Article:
This isn’t the time to compose poetry, ponder nuclear disarmament, or work on feeling the anterior fibers of your gluteus medius in isolation. This is the time to grind. And that requires a particular frame of mind that eschews feelings for actions.
Switching back and forth between the two systems is like trying to do calculus problems between laps at the Indianapolis 500.
Here’s what to do instead:
- Put your low-effort, high-sensory activities into your warm-up, cool down, or, better yet, do them before bed or on a separate day altogether.
- Use timed rest periods. If you’re trying to get lean, limit your rest periods to 60-90 seconds. If you’re trying to bulk-up or get stronger, extend them to 2-5 minutes. And then do what you’re supposed to be doing between sets: Rest, you maniac.
- If you’re really pressed for time, or just can’t help yourself, try using antagonistic supersets instead, and make sure to use submaximal weights to avoid excess fatigue. Additionally, use basic strength-training exercises (nothing that requires lying on the floor).
Here are some good pairings for the major lifts:
Pair Bench Press With Horizontal Cable Row
Pair Military Press With Cable Lat Pulldown
Pair Squats With Dumbbell RDL
Pair Deadlifts With Overhead Med Ball Slam
3. Aerobic Finishers
The research is pretty clear in this area: Doing cardio after weight training is like tying your shoelaces together before a road race.
Aerobic and anaerobic exercises trigger opposing signaling pathways and lead to competing adaptations inside your body. Resistance training activates a signaling pathway called mTOR, which initiates intercellular processes that culminate in an increase of muscle protein synthesis, i.e., bigger muscles.
Aerobic training, on the other hand, activates a different pathway, called AMPK, which leads to mitochondrial biogenesis and, consequently, more endurance.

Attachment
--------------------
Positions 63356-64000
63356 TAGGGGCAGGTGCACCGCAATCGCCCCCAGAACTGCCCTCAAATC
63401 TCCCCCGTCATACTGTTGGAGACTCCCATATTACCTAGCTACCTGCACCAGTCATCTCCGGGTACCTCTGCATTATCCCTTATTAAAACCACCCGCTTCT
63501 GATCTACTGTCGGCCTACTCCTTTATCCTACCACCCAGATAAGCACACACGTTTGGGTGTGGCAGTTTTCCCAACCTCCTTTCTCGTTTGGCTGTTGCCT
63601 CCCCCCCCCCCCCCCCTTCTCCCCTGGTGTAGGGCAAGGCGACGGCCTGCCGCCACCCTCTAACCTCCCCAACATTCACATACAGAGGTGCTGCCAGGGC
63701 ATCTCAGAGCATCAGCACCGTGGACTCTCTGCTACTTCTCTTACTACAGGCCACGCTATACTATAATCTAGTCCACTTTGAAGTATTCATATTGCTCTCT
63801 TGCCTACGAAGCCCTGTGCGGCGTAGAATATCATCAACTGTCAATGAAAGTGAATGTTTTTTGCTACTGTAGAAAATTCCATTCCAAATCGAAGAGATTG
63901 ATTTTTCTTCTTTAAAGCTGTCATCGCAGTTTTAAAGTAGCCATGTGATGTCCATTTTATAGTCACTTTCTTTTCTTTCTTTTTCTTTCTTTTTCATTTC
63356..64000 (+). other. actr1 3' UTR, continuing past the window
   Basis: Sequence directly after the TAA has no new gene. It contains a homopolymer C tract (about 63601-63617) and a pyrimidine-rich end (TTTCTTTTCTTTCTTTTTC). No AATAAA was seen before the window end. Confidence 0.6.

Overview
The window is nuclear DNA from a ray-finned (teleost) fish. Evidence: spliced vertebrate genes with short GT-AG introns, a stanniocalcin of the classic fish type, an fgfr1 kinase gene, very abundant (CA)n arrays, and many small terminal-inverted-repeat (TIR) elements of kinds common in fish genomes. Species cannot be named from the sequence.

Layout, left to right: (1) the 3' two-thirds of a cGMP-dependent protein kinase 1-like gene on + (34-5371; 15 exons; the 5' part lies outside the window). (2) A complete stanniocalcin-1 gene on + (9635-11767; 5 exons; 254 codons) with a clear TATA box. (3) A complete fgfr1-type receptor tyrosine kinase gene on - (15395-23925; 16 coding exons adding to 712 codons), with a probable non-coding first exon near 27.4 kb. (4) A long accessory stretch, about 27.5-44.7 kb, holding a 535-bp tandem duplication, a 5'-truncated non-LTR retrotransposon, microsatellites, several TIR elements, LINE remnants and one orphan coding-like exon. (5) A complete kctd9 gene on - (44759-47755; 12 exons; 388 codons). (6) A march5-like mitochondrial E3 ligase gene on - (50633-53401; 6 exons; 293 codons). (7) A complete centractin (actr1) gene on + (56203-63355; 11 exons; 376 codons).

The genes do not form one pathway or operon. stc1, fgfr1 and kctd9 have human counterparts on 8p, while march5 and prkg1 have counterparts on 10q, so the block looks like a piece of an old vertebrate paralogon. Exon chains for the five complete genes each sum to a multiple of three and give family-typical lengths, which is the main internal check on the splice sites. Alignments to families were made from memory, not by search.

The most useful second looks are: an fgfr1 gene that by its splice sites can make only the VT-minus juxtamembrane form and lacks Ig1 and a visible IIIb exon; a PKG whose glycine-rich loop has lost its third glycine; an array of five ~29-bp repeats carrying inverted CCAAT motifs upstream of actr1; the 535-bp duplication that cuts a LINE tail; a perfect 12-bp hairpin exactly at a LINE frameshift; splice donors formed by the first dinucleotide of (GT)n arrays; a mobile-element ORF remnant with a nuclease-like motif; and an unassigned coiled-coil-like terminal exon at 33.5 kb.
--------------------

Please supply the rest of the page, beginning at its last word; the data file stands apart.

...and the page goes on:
The problem? These two pathways don’t play nicely in the sandbox together. AMPK signaling actually inhibits mTOR, closing the adaptive window you just worked so hard to open.
None of this is to say you can’t train for cardiorespiratory capacity – it probably just doesn’t make sense to do it in the same session that you’re trying to build bigger, stronger muscles.
Here’s what to do instead:
If you’re limited in the number of days per week you can train, your best bet is to add 5-15 minutes of HIIT at the end of a lift. In other words, do repeated bouts of high intensity exercises followed by varying amounts of recovery time.
If you’re able to get in the gym more frequently, do your cardio work on non-lifting days.
Personally I’m competitive, so I’ve always been a fan of workout challenges as finishers. Here are a few ideas:
Escalating Calorie Challenge (Assault Bike)
Get on an Assault Bike and pedal as fast as you can. Once you burn 2-calories (this should only take a few seconds), slow to a recovery pace until you get to the one-minute mark.
Now start over, this time pedaling as fast as you can until you burn 4-calories.
Repeat, adding 2-calories per minute until you can no longer continue making linear progress.
Cardio goals can be oriented around time or distance. Time goals allow for wiggle room, i.e., when things get tough you can hide out and go through the motions until the clock stops. Distance goals show no such mercy. Taking your sweet time just means prolonged suffering.
Doing 2500 meters on a rower is a miserable affair, but it builds your engine and gives you a massive arm pump so you build capacity and sort of feel like you’ve lifted weights, too.
Three Minute Density Sets
Machines not your thing? No problem. Grab a barbell, pick a “big” exercise (squats, deads, bench, presses, rows, etc.), and load it up with your 15RM weight. Now set a clock for 3-minutes.
Perform as many reps as you can within the allotted time, resting as necessary.
Rest for 5-minutes.
Do it again.
Track the total number of reps between the two sets.
Do better the next workout.